Wednesday, December 16, 2009

Croy Canyon Ranch plan stays on track

Fundraising effort continues in tough economy

Express Staff Writer

In preliminary designs, the Croy Canyon Ranch Foundationís planned senior-care facility would be reminiscent of mountain homes found throughout the Wood River Valley. The facility is estimated to cost about $30 million, with $13 million coming from community donations. Courtesy graphic

Since the economic downturn, the highly publicized plight of businesses has been matched by that of nonprofit organizations, dependent on donations for survival.

However, members of the Croy Canyon Ranch Foundation are optimistic that the need for a senior-care facility in the Wood River Valley will trump a troubled economy and that construction can be completed by 2012.

Of the $30.8 million cost of the 75,000-square-foot facility, at least $13 million is slated to come from community contributions, with the remainder coming from the sale of the Blaine Manor care facility in Hailey and a construction loan.

"Our job is a big one," acknowledged Jed Gray, a member of the foundation's board of directors. "We're looking to raise $13 million and are doing well considering the economic environment. We're close to being on schedule for our target goals."

While Gray declined to say how much the foundation has raised to date, he did say the board is still expecting to complete its fundraising campaign by the end of 2010.

The new facility is planned for a site one mile west of Hailey in Croy Canyon, on vacant land directly across the road from the Animal Shelter of the Wood River Valley.

The facility is designed to accommodate about 80 residents in three types of accommodations—skilled nursing, independent living and assisted living.

As part of its service agreement with Blaine County, the foundation committed to providing 16 Medicaid beds in the skilled-nursing portion of the facility.

The demand for skilled nursing services is currently filled by Blaine Manor on Main Street in Hailey, which is subsidized by the county at more than $600,000 annually. In 2007, county voters overwhelmingly approved a ballot measure authorizing the county to sell the existing facility and direct the proceeds to help pay for Croy Canyon Ranch.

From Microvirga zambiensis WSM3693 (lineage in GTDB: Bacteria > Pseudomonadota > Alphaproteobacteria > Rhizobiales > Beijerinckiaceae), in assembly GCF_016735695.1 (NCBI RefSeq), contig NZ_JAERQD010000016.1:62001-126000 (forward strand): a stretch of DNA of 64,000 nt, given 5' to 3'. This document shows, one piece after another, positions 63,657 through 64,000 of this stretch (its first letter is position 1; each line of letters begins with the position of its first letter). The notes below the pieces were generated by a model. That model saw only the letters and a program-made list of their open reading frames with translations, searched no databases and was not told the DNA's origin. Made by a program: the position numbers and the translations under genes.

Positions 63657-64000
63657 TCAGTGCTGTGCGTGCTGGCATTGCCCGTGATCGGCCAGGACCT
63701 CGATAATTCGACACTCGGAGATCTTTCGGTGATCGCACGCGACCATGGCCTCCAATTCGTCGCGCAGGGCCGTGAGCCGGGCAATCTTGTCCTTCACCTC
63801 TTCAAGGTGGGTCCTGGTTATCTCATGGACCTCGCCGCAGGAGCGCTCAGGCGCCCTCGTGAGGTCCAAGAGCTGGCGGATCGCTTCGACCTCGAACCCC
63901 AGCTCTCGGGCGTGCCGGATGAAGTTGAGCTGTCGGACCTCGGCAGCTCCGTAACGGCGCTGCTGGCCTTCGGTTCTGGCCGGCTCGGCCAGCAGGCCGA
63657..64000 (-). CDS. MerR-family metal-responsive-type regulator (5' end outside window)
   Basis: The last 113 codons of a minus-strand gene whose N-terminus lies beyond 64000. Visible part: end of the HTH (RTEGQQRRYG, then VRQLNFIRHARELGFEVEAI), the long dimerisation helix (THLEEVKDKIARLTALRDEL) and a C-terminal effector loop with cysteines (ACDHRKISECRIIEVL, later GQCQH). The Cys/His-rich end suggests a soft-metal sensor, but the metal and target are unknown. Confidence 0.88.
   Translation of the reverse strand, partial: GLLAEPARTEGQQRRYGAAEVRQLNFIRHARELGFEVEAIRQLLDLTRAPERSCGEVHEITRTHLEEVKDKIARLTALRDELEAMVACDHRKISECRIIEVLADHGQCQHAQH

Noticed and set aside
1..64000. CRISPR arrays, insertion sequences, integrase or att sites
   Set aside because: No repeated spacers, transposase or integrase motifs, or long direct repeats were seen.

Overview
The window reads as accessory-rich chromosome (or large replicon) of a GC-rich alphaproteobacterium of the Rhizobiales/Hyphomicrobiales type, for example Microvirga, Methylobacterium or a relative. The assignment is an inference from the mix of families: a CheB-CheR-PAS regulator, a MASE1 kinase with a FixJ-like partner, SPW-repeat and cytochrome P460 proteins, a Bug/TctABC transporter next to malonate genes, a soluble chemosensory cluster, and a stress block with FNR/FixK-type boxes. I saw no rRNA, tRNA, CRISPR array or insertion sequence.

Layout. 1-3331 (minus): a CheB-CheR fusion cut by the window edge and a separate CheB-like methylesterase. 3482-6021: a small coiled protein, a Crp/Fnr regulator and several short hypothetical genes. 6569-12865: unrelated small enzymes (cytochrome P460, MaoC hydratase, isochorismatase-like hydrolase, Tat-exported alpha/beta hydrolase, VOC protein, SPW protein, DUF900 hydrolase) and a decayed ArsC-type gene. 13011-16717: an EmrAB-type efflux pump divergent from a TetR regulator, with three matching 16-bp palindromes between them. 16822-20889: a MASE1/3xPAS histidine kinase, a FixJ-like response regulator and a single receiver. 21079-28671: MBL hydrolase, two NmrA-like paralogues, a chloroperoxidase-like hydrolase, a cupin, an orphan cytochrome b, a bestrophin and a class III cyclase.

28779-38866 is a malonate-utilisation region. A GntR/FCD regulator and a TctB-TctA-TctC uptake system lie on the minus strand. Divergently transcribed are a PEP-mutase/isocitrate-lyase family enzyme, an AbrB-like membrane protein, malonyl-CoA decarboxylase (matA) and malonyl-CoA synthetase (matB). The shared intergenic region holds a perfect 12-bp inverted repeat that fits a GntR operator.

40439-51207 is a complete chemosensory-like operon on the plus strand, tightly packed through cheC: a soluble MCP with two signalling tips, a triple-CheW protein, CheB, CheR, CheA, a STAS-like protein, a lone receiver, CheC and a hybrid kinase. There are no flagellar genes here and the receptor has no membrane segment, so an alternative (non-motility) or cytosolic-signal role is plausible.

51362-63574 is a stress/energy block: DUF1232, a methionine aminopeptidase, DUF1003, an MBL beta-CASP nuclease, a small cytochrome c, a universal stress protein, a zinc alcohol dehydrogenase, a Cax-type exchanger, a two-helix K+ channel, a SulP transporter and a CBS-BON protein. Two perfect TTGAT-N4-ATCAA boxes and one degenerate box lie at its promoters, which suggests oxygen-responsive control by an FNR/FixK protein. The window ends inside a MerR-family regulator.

Gray explained that by only providing one level of care, Blaine Manor is not self-sustaining and will continue to operate at a loss. He said that at Croy Canyon Ranch, the independent and assisted living will provide the income to cover the deficit from skilled nursing.

Kathleen Eder, the new executive director of the foundation, said this income would also help pay for the expansion of any of the three sections of the facility should the demand increase. She said that given the demographics of the county, demand for the facility's units would likely outstrip supply, at least at the beginning.

Eder said census statistics show that about 1,300 residents aged 70 or older live within 20 miles of the facility. She said the senior population is growing at 6.2 percent locally compared to a mere 1.8 percent nationally.

Gray said the facility would also be available to patients in need of continuing care, such as victims of traumatic injuries or strokes. He said current options for such patients is to move to larger cities, such as Twin Falls or Boise, thus forcing families to spend more time apart.

"This area has done a great job with so many things—we have been able to build up a school system, a hospital, art galleries and recreational amenities—but we're missing this one component, care for our seniors," Gray said. "This is one link missing in a true community. I've spend 60 years here and would like to be able to spend the rest of it here as well."

While a design for the facility has yet to be finalized, preliminary renderings show three separate wings for the different levels of residency, all joined by a common area. The facility would also be surrounded by gardens and walking paths to access the natural features that surround the property.

"We don't want to operate or look like a big institution," Gray said.

Beyond providing a service, Eder noted, the project would create about 100 jobs, including those necessary for construction. Once completed, the facility would require about 50 full-time employees.

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